Stocktake: Q1 2017

From thence his way the Trojan hero bent Into the neighb’ring plain, with mountains pent, Whose sides were shaded with surrounding wood.

This may be the year when I stop worrying about becoming financially independent as soon as possible, and accept that the race is long. A marathon rather than a sprint.

What’s new?

Brexit, our course. The lovely Brexit, so consistently reliable to piss me off. That’s fine; constants are what, I like to believe, keep people sane.

Anyhow, here’s where I’m at with my 2017 goals.

Savings rate: 60%

The actual year to date average is 81%.

Savings-wise, this year started out worse than I had hoped, and not just because of my ski holiday; that one was (mostly) in the budget.

I had an ongoing difference of opinion with a neighbour, and we finally came to an agreement on how to resolve it. Sadly this meant me having to contribute towards the cost of fixing an issue, which was brought about entirely by my neighbour’s fuckwitery.

It could not be helped. The problem impacted me more than him, and I’m a rubbish negotiator. I can’t bluff, can’t keep my mouth shut when required, and I always get outmanoeuvred.

Well, to hell with it. At least I didn’t have to take him to court. Pass.

Property wealth: overpay mortgage by £10k

Haven’t overpaid anything so far. Fail.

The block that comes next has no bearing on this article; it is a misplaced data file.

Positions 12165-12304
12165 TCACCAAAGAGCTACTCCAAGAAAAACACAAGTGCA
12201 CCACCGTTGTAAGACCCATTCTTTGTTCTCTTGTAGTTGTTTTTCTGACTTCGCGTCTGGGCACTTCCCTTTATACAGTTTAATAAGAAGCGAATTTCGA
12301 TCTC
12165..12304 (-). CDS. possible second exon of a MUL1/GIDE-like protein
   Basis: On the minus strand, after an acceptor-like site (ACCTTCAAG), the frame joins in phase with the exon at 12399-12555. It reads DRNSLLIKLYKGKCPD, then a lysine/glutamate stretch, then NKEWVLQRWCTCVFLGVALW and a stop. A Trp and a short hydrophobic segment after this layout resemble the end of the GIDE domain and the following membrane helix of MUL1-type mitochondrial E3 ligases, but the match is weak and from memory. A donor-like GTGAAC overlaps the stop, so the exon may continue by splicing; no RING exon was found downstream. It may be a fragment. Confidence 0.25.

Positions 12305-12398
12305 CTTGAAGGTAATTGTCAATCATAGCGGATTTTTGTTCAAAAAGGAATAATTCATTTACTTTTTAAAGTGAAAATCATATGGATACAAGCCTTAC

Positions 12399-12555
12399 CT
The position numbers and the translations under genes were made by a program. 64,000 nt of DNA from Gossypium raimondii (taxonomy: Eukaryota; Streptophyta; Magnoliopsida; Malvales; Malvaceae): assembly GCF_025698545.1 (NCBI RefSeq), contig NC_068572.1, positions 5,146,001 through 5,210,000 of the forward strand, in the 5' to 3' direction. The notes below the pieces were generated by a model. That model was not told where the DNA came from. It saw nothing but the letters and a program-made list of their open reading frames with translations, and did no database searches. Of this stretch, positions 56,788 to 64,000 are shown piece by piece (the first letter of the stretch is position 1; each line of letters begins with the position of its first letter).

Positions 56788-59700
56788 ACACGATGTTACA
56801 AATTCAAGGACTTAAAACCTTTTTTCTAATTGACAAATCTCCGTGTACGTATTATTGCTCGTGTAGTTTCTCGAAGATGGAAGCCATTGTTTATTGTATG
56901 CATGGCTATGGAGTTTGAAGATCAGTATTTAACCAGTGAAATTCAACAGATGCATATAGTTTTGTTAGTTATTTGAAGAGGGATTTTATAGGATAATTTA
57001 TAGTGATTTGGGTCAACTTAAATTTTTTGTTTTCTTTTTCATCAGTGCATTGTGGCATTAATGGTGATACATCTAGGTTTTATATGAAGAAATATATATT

Pension wealth: use up all available allowance

Didn’t quite manage that either, mainly because of the asshole neighbour (see under “savings rate” above). About £9k of unused carry-forward pension allowance will expire on the 5th of April. Fail.

Financial wealth: Emergency Fund & Freedom Fund

The goal was to top up Emergency Fund in line with any salary increase. Fail.

Continue with regular savings into the S&S ISA. Pass.

Tax: pay no more than £22k of income tax in 2016/17 tax year

A quick back of envelope calculation indicates that I’ll come in just under £22k. Pass. Probably.

4 thoughts on “Stocktake: Q1 2017”

  1. I am curious as to your Emergency Fund. For example, I would normally treats my annual salary as minimum cash amount aside for emergency which goes up along with salary increase. Eventually, I get to a point when it can be too much cash not earning a return so I opted for a year worth of after tax salary instead. What do you consider as minimum amount of cash as the Emergency Fund is?

    Like

    1. I recon it’s different for everyone and is entirely dependent on your circumstances. My “true” emergency fund is two month’s salary, because (a) piss poor planning does not an emergency maketh and (b) I’m on 12 months notice at work. As inconvenient as the latter sounds, a long notice period works both ways 😉

      Like

Leave a Reply

Fill in your details below or click an icon to log in:

WordPress.com Logo

You are commenting using your WordPress.com account. Log Out /  Change )

Google photo

You are commenting using your Google account. Log Out /  Change )

Twitter picture

You are commenting using your Twitter account. Log Out /  Change )

Facebook photo

You are commenting using your Facebook account. Log Out /  Change )

Connecting to %s